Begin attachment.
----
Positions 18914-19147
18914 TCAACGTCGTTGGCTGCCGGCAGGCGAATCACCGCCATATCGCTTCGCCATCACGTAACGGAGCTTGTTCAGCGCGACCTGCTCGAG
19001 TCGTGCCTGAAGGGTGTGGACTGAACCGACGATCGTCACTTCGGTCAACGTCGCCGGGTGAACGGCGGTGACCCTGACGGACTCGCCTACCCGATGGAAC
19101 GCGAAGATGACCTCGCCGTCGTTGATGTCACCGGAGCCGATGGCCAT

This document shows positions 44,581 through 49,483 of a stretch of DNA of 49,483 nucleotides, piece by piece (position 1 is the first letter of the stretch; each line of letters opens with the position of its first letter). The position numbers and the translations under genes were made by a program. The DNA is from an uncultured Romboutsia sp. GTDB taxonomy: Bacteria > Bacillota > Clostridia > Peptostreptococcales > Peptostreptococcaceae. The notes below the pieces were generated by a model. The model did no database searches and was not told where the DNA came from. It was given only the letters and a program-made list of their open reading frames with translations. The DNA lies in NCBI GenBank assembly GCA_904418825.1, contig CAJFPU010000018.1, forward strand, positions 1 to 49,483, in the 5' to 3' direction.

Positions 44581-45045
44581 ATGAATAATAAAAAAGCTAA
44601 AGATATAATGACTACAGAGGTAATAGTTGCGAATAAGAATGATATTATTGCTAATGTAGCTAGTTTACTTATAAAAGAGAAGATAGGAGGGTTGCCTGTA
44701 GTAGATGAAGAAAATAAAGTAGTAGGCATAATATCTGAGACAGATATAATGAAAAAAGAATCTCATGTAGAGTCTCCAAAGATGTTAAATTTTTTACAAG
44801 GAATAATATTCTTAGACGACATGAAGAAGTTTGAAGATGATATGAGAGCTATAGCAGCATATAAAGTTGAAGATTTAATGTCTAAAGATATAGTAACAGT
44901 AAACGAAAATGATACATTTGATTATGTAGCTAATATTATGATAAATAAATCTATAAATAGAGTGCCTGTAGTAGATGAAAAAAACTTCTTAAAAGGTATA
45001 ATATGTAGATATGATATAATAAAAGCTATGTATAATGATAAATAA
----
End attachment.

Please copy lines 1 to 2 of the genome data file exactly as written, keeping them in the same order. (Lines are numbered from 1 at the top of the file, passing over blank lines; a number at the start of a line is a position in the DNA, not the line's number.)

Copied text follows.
Positions 18914-19147
18914 TCAACGTCGTTGGCTGCCGGCAGGCGAATCACCGCCATATCGCTTCGCCATCACGTAACGGAGCTTGTTCAGCGCGACCTGCTCGAG